Mar 30- I went to the Ausländerbehorde and submitted all my papers. My assigned person checked that everything on the checklist was present. She didn’t have any questions for me. I called my lawyer and left a voicemail to say I wouldn’t need her help.

April 7– My assigned person at the Ausländerbehorde e-mailed to request that I submit a contract from the local company
-I forwarded the email to my lawyer and asked for help making a response asking if I really need a contract since I already sent a work offer
-My lawyer created a text that I sent back
April 10- My assigned person confirmed that the offer of employment was insufficient; a “Vertrag” (contract) was needed.
-I forwarded this to the local company and they protested that they couldn’t make a contract when I don’t have a visa yet
April 10-17- I pleaded with the local company to get them to create something they felt they could agree to.
April 18- Local company sent me a “Vorvertrag” (pre-contract) their lawyer had drawn up
– I sent the “Vorvertrag” from the local company to my assigned person at the Ausländerbehörde
April 25- I still hadn’t received a response and my Schengen visa was set to expire in the next week or so (unsure of exact date because of a trip out of Schengen). I went to the Ausländerbehörde to check on my application and request the Fiktionsbescheinigung (a kind of special extension for when you’re waiting for a decision on your visa application).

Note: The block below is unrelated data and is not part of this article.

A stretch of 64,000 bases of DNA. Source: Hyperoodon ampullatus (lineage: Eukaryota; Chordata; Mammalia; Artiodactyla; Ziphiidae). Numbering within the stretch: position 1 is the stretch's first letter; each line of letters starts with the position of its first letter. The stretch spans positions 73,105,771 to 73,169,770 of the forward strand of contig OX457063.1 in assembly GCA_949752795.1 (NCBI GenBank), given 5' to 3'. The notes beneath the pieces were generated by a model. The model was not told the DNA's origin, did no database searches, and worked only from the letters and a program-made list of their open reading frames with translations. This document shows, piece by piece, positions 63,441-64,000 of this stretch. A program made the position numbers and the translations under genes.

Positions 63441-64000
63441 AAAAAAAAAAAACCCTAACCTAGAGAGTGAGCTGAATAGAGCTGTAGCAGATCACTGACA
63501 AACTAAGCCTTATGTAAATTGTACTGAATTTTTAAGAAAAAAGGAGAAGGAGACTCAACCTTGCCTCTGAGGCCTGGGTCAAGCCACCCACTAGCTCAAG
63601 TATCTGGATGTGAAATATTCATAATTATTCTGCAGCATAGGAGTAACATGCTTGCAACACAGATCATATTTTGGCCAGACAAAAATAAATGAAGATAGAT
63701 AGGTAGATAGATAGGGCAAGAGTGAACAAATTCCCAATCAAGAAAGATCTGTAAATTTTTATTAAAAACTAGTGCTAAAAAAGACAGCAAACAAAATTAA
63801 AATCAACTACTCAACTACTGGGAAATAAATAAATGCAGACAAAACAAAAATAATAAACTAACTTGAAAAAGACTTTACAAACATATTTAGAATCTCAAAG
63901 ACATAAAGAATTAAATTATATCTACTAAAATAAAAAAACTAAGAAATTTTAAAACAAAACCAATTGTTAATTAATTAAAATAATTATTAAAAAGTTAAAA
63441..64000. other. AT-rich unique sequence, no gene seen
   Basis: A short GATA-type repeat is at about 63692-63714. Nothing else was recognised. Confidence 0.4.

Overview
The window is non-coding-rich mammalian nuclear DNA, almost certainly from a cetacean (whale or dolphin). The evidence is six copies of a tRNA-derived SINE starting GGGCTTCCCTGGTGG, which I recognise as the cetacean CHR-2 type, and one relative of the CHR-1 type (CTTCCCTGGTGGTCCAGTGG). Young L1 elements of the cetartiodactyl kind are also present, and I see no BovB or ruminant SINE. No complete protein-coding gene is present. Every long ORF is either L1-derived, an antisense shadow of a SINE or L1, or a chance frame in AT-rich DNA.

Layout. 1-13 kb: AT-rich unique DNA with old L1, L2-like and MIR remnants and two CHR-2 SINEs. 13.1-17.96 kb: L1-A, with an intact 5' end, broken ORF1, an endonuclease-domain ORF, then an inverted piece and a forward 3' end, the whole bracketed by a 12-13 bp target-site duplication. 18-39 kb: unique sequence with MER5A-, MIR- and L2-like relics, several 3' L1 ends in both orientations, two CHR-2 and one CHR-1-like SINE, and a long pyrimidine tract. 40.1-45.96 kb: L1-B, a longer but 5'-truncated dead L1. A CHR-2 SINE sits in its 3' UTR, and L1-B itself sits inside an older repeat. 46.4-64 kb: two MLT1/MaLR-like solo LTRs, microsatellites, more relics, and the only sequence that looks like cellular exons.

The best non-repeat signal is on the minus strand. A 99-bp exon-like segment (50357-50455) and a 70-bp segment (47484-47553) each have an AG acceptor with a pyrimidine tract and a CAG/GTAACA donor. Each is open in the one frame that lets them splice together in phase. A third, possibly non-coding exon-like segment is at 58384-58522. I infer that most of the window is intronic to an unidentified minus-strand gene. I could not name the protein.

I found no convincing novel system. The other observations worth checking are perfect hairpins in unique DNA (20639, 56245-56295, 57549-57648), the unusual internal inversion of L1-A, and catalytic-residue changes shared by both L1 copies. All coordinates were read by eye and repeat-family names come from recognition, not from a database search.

– My assigned person was on vacation. So was her boss. Her colleague couldn’t find my application. He wasn’t sure about giving me the Fiktionsbescheinigung but another woman in an adjacent office said that it would be okay if he did and helped him with how to make it work without seeing my application. He explained that with this Fiktionsbescheinigung, because it was my first time applying for a visa in Germany, I would not be able to exit and re-enter Germany. He also said he couldn’t tell me when I would get news about my application

May 4– I sent an e-mail to my assigned person to follow up, asking if she had indeed received the requested Vertrag. I received an Auto-responder saying she would be on vacation until May 8.
May 9- I visited the Ausländerbehorde to ask if it would be possible for me to get some kind of permission to leave the country for a weekend since I was due at a dance festival. I had a stressful interaction with my assigned person tthat boiled down to:
1. The only way to leave and come back in is to get my visa. Impossible with Fiktionsbescheinigng.
2. My visa application as it is now will not be approved
3. What they really want to see is contracts with businesses or schools. All my private clients (whether for English or dance) basically count for nothing.
– I tried calling the lawyer, but her secretary said it was a day off.
– The lawyer called me after hours. I thanked her and said I would send her an e-mail detailing the interaction after I finished work. I did so, giving an update on all my activity since we last spoke. I can’t see anything for her to do for now.